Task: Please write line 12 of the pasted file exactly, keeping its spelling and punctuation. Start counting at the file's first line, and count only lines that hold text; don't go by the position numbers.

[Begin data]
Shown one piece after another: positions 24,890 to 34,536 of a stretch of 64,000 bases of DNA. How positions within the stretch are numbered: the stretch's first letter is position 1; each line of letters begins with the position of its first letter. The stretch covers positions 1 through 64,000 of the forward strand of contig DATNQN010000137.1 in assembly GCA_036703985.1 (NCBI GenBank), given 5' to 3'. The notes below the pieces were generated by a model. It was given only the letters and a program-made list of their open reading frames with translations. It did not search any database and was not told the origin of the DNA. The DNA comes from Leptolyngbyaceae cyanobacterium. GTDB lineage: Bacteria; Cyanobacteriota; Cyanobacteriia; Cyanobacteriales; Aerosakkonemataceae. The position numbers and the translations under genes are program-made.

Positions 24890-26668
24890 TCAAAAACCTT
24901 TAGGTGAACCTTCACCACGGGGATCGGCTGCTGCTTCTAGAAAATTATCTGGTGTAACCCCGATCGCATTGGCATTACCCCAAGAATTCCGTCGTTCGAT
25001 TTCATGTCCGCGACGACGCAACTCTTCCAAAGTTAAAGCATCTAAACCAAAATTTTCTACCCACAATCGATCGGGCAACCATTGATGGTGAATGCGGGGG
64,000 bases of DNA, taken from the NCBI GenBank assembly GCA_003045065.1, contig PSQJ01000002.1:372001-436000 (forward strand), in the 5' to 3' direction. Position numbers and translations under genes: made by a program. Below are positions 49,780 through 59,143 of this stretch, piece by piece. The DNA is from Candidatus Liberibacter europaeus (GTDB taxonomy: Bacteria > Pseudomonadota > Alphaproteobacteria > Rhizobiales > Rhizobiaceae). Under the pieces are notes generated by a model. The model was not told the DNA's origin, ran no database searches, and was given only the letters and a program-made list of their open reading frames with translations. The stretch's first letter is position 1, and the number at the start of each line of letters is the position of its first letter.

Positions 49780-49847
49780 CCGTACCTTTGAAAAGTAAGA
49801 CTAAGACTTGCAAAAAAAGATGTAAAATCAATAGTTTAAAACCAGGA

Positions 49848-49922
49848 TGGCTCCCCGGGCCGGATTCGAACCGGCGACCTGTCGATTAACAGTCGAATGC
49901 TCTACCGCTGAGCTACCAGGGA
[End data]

49901 TCTACCGCTGAGCTACCAGGGA